Disruptive Digital Economy Trends and the Implications for the Workforce, Skills and Policy Initiatives on e-Leadership Skills – Workshop report

Brussels - The discussion at the first workshop of the European Commission initiative on leadership skills for the high-tech economy on 22 January 2016 was based on the reports from the Oxford Martin School at the Oxford University on ‘Digitalization, Jobs, and Convergence in Europe: Strategies for Closing the Skills Gap’ and the IDC Europe report on ‘Business, Industrial and Technology Trends and Impact on e-Leadership Skills’. Both reports and the workshop report can be obtained from empirica (see contact details below). After a very lively discussion nine strategic priorities were formulated as those to be addressed by a European long-term agenda on ‘Leadership skills for a high-tech economy’. For each of these strategic priorities recommendations and actions were formulated.

The nine strategic priorities are as follows:

1.       New indicators, statistics, monitoring, benchmarking and forecasting

2.       New education and training

3.       Best practice replication, expansion and scaling contributing to more balanced regional development  in Europe

4.       Platform-based online career support, recruitment and job search

5.       Maturing the ICT Profession

6.       Alignment and integration of different policy fields and education and training programmes

7.       Longer-term national policy and stakeholder commitment and coordinated actions

8.       Promotion and awareness raising

9.       New KET skills training.

Key contributions, recommendations and conclusions from the experts included the following ones:

·         There is an urgent need for and the European Commission is asked to establish and operate a continuous monitoring of developments as an ‘early warning system’ to guide policy development at European and national Member State level in the whole area of digital, e-skills and e-leadership skills and regularly and continuously report about the results.

·         In Europe we have to increase the number and share of teachers/lecturers from user industry (strategists, executives) to better align education and training with user industry and social partner requirements.

·         The experts recommend to support more experimentation with 'loose' or no curricula-based (ad hoc) education and training programmes using new approaches for creative learning like for instance peer-to-peer learning (e.g. ecole 42) offering co-working and learning spaces as opposed to the traditional tutorial teaching approach.

·         Several experts made the strong point for

o    the development and provision of online tools and guidance supporting diagnosis and self-assessment in recruitment, appraisal and career advancement processes mainly based on 'development potential' and less on certificates; p

o    the provision of tools and guidance for rapid programme adaptation building on new approaches such as the 'curriculum profile' approach followed by rapid light-weight certification;

·         Good practices from the own experiences of experts attend the workshop and from which to learn and base developments on include tools like the

o    'Berufsnavigator' (occupation navigator) from the German employment agency linking career advancement to training and thereby demonstrating short and long-term effects of training activities;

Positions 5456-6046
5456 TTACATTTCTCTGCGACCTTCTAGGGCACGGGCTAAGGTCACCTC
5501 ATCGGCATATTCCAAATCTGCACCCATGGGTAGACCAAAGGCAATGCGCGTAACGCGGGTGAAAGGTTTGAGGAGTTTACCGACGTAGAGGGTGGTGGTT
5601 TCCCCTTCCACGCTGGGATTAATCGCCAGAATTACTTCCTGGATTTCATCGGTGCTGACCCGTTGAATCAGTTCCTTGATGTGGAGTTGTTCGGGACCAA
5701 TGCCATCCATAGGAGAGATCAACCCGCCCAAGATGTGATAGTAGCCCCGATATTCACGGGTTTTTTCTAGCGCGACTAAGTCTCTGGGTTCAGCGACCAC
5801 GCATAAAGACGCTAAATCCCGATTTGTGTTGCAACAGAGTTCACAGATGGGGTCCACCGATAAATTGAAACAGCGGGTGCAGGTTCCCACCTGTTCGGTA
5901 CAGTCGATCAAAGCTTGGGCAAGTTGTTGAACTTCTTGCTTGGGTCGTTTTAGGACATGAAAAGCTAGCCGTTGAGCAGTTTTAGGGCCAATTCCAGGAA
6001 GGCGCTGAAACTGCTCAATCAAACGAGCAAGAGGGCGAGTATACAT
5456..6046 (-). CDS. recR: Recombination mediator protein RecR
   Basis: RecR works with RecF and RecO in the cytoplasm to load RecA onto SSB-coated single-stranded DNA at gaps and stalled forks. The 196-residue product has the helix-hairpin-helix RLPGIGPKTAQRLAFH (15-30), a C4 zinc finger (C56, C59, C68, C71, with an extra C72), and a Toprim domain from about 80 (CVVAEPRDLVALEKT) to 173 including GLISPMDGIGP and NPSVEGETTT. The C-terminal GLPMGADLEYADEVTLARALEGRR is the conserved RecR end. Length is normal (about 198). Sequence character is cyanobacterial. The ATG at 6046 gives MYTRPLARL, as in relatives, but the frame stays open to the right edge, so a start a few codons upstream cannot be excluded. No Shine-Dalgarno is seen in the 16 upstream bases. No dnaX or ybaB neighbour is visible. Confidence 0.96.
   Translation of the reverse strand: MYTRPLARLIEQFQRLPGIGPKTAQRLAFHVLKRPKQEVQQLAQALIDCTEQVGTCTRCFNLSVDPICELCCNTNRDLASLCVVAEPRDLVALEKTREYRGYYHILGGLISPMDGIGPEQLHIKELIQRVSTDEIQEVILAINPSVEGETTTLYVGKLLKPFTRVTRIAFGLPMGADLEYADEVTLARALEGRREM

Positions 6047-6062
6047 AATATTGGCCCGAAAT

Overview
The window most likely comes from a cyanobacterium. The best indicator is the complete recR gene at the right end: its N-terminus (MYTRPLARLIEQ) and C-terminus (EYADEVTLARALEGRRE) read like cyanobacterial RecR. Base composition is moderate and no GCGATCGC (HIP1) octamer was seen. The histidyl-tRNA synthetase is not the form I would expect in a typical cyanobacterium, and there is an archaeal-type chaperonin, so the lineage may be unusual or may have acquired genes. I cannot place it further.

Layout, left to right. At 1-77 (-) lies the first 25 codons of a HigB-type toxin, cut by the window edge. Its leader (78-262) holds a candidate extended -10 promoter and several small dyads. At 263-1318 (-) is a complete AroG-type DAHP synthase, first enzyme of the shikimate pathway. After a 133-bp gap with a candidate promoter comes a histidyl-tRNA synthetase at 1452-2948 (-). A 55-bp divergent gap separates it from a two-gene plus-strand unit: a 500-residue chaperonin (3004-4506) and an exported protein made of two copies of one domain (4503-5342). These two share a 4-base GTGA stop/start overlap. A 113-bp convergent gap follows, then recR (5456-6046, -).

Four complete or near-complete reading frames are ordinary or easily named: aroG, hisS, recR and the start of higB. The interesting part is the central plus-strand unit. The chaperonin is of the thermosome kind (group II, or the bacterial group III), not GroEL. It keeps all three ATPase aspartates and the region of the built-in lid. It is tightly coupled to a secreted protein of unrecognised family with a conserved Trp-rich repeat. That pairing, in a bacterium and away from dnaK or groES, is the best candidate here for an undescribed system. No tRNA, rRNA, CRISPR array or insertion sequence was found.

o    Further activities in this area should be based on an assessment of existing diagnostic tools which reflect the e-leadership skill requirements for their suitability (e.g. LMSA in Northern Ireland, the Entrepreneurial Skills Check as part of ECN Network in Austria, improve tool: https://www.improve-innovation.eu) to provide a checkpoint or baseline for individuals and signpost areas for development.

·         These tools should be used in

o    providing benchmark data to individuals, so they can see how they compare and also information for the Monitoring and Benchmarking of e-leadership skills;

o    could support the Innovative platform-based career support and job search services (see topic 3 below);

o    develop an online European repository for the promotion of tools and best practices of tool use but also case studies on how e-leaders of today developed their skills to make them successful.

·         Start early: Teach ICT use potential and digital literacy focussing on real-world challenges and situations starting already in primary and secondary schools and with a strong industry-related focus in vocational schools; increase exploration and experimentation with a 'boot camp' approach (e.g. Generation initiative of McKinsey).

·         Test different policy options to address e-leadership skills challenge based on the experiences of and lessons learnt for instance in the UK Commission for Employment and Skills ‘UK Futures programme’ (UKFP).  

·         Experience has shown that policy programmes could be developed throughout Europe:

o    with a relatively small sum of public money to pilot innovative solutions;

o    with specific learning delivery mechanisms;

o    with a strong employer leadership and collaboration between partners;

o     with the potential for scalability and replicability;

o     With committment to operate in a timebound manner to stimulate swift activity and working towards concrete goals with the potential for co-creation across different projects working to tackle the same problem.


A service contract has been awarded in December 2013 by the European Commission to a consortium led by empirica to undertake this work.

The event is supported by the EC in the scope of the service contract to promote e-leadership in Europe (LEAD)